OK, now I’ve gone and called Macklemore “bohemian” and that makes me scrunch my face up painfully. It brings me to Ann’s question about mainstream crossover. I don’t think there’s anything new here, as this year’s widespread ’90s comebacks and sound revivals remind us—“the year punk broke” always had the double meaning of “broke through” and “cracked up.” Co-optation is an occupational hazard for undergrounds, and more so now that the bar for chart success has lowered, as Chris has demonstrated. That doesn’t mean opposition is fruitless. As D.H. Lawrence wrote, “Old weapons go rotten: make some new ones and shoot accurately.” How to forge them is always the challenge.


The indie stalwarts of Arcade Fire faced the dilemma of how success can distance artists from their initial sources and intentions and, like many past bohos and rock stars, they looked to more “unspoiled” cultures (whether indigenous music abroad or dance music at home) for inspiration, with mixed results. I was tough on Reflektor in my Slate review. But I still adore the group’s expansive hearts, exploratory minds, and foppish commitment to dressing up.


In the less fraught territory further off the pop charts, this year I was enticed by depictions of hungry arty youth, gender asymmetry, sexual binaries, and even dire mortal peril from the likes of Parquet Courts, Neko Case, Rhye, underrated British Columbia songwriter Carey Mercer (Frog Eyes) and musically radical Swedish duo the Knife. Some new weapons, some old, some borrowed and some blue, but none rotting yet.

Still, as I grow older I admire most the artists who are able to tangle the lines between insider and outsider, like the recent wave of frankly feminist, class-critical, sometimes queer, possibly pot-smoking singer-songwriters in Nashville. I found Kacey Musgraves’ Same Trailer, Different Park a letdown as a whole after being so captivated by lead single “Merry Go Round” last year. But it did have further front-line-dispatch highlights such as “Blowing Smoke,” and “Follow Your Arrow” was country’s “Same Love”—too inspirational-speechy but remarkable for its context (“kiss lots of girls, if that’s something you’re into”). Meanwhile the more seasoned Brandy Clark and our 21st-century-Dolly Ashley Rose told tales well out of macho-truck-driving-partying country-radio school. I hope the year-end kudos they’re getting betters their commercial fortunes. Am I crazy to think that the maturing part of Taylor Swift’s audience might find something here to love?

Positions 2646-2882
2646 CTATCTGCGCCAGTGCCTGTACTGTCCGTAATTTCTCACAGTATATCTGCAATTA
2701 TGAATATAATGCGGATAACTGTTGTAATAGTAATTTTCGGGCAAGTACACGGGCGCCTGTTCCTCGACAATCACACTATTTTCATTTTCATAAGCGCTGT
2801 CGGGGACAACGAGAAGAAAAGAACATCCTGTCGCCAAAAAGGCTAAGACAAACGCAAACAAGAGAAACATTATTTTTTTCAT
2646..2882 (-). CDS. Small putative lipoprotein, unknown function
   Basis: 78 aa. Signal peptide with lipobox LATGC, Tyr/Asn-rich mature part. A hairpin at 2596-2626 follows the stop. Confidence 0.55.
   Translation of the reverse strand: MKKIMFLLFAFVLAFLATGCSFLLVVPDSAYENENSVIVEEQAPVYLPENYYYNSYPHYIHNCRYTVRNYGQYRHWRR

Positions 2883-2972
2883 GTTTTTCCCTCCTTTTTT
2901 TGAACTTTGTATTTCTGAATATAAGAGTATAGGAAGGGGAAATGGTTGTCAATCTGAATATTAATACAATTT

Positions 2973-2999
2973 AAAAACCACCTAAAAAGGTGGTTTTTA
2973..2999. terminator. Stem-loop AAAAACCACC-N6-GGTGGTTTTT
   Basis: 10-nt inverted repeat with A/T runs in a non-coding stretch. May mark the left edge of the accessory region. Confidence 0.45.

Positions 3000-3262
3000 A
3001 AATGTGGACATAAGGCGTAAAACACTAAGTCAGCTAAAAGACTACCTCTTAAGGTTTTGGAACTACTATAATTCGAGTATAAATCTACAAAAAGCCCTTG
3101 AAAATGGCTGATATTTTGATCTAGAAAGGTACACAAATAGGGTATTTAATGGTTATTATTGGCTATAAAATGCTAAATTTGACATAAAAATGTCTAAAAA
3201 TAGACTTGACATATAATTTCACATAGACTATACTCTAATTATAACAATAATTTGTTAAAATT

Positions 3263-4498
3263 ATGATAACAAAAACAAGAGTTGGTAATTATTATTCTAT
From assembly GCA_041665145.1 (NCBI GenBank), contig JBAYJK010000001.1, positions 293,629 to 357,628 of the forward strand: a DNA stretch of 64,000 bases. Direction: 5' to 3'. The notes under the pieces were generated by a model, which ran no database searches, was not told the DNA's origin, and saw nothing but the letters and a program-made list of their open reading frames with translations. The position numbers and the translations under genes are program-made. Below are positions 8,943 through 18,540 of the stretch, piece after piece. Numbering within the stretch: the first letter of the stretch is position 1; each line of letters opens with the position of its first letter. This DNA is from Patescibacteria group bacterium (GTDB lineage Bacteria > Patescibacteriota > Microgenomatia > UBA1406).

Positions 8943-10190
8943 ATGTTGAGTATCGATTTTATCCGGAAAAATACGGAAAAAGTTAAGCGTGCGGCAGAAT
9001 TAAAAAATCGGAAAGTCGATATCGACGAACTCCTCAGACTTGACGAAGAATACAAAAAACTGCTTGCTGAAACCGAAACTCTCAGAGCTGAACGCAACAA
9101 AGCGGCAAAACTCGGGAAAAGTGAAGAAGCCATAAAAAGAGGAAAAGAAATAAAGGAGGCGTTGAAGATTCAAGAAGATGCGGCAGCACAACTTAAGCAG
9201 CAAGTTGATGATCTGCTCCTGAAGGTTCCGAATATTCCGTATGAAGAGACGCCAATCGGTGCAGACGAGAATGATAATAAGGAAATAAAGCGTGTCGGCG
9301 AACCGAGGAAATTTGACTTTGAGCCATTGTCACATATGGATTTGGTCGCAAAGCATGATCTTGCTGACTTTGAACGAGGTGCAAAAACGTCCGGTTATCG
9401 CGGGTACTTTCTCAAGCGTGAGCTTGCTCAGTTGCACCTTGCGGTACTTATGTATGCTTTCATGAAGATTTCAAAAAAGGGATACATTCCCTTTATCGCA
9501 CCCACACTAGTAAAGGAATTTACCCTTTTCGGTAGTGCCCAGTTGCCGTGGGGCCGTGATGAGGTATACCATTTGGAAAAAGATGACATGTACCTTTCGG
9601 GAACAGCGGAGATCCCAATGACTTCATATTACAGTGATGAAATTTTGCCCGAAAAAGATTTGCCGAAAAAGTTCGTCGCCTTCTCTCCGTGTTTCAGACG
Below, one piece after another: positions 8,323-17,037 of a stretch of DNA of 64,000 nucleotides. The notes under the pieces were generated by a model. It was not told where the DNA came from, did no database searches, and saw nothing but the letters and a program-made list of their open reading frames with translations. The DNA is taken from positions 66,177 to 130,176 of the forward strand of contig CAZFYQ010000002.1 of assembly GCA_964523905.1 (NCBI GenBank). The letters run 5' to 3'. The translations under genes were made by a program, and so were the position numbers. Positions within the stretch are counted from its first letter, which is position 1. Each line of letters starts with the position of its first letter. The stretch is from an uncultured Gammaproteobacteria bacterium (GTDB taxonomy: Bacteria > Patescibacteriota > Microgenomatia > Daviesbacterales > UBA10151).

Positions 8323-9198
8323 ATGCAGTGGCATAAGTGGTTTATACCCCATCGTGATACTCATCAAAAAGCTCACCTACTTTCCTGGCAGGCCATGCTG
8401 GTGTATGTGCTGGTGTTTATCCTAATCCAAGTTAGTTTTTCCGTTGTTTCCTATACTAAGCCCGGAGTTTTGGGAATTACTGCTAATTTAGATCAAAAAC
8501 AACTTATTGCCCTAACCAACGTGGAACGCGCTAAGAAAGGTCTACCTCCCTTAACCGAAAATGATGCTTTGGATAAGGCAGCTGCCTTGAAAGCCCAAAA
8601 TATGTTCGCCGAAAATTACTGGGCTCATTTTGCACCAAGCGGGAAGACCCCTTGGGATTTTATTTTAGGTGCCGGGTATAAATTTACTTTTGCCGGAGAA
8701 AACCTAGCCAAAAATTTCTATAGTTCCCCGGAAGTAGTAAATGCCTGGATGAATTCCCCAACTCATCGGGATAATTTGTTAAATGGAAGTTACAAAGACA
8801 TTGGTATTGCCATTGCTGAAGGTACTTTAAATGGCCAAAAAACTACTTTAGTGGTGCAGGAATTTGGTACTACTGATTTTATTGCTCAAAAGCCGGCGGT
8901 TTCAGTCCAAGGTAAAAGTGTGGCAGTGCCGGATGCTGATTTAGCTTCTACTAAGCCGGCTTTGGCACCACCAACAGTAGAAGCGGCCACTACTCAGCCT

Finally, to round out this boho rhapsody, there’s David Bowie’s “Where Are We Now?” The subsequent The Next Day album was patchy for me, but that ode to the Berlin of his artistic salad days was one of the most moving songs I heard all year, not just for its elegiac tone but for its fond sense of humor toward his own legend—when he sings about doing something as mundane as catching a train, he adds, “You didn’t know that I could do that.” It’s true: Ziggy Stardust on a commute? Come on.

I saw the comprehensive “David Bowie Is” exhibit at the Art Gallery of Ontario this fall and—much as I was dazzled by the Alexander McQueen stage outfits, rare videos, and even his Heroes-era coke spoon—what ruffled my own bohemianism was that the place was packed, for months on end, with aging parents and grandparents and young acolytes alike. (Geeta, as a Bowie–Eno specialist, did you catch it there or in London?) It was hard to surrender my territorialism about Bowie, as it was during the posthumous love-in for Reed: to grasp not only intellectually but viscerally that they weren’t just the avatars of willful oddity I clung to growing up in small-town Ontario but artists who changed the culture for millions. The benefit is that, for instance, they both helped break the ground on which marriage equality is blooming today. The loss is that every distant outpost eventually gets built up with malls and cops and tax collectors. We can settle in comfortably or keep on travelling, and both choices have a lot to recommend them.


On that note, from all kinds of sides of those fences, here are my 10 favorite albums and 21 favorite singles or near-singles of 2013, in alphabetical order. Each one links to something you can listen to. I eliminated duplication between the songs and album lists. Picks range from novelty songs to near-masterworks, but they’re what I would play anyone who wanted to sample the spectrum of a year I was especially grateful to be around to hear, in spite of everything.


Brandy Clark, 12 Stories
Frog Eyes, Carey’s Cold Spring
HAIM, Days Are Gone
Tim Hecker, Virgins
The Julie Ruin, Run Fast
The Knife, Shaking the Habitual
Lorde, Pure Heroine
Ashley Monroe, Like a Rose
Rhye, Woman
Run the Jewels
(Killer Mike & El-P)



Autre ne Veut, “Play by Play
David Bowie, “Where Are We Now?
Neko Case, “Man
Miley Cyrus, “We Can’t Stop
Daft Punk, “Get Lucky
Anna Kendrick, “Cups (When I’m Gone)
Jessy Lanza, “5785021
M.I.A., “Bring the Noize
Janelle Monae ft. Miguel, “PrimeTime
Okkervil River, “Down, Down the Deep River”
Parquet Courts, “Stoned and Starving
Pet Shop Boys, “Love is a Bourgeois Construct
Pusha T, “Numbers on the Boards
Omar Souleyman, “Wenu Wenu
Superchunk, “Me & You & Jackie Mittoo
Earl Sweatshirt ft. Frank Ocean, “Sunday
Rokia Traore, “Mélancolie
A Tribe Called Red ft. Black Bear, “The Road
Vampire Weekend, “Ya Hey
Kanye West, “New Slaves
Ylvis, “What Does the Fox Say?

It’s not all right—it’s not even close to all right,